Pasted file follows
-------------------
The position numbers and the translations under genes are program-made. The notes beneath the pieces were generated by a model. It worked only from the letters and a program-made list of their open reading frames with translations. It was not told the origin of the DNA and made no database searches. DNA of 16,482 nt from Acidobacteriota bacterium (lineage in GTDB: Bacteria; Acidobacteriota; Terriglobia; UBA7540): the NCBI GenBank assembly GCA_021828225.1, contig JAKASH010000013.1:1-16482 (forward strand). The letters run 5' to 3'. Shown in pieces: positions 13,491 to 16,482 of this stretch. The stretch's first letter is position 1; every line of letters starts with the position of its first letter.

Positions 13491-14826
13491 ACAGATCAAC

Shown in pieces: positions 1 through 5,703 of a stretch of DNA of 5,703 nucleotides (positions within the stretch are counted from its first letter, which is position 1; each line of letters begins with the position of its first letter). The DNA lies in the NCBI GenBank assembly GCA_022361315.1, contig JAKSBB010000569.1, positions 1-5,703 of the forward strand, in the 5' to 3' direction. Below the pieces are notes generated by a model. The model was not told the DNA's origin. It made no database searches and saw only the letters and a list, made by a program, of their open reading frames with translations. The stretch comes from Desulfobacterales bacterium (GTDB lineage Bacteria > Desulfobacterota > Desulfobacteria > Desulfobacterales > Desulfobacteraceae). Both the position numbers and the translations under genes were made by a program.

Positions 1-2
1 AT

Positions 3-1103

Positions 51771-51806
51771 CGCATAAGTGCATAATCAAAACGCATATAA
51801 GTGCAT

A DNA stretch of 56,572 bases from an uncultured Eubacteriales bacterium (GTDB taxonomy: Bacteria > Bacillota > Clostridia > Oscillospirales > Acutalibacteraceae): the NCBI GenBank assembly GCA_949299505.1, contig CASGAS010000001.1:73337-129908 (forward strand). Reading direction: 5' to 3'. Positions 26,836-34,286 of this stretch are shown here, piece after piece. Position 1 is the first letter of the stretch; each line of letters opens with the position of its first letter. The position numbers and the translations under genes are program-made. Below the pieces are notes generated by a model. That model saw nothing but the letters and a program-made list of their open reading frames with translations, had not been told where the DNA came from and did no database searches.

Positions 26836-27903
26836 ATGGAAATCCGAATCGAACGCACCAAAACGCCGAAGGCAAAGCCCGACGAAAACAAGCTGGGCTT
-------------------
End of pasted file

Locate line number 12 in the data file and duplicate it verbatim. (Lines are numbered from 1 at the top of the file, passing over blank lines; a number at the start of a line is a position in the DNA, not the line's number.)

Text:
Positions 26836-27903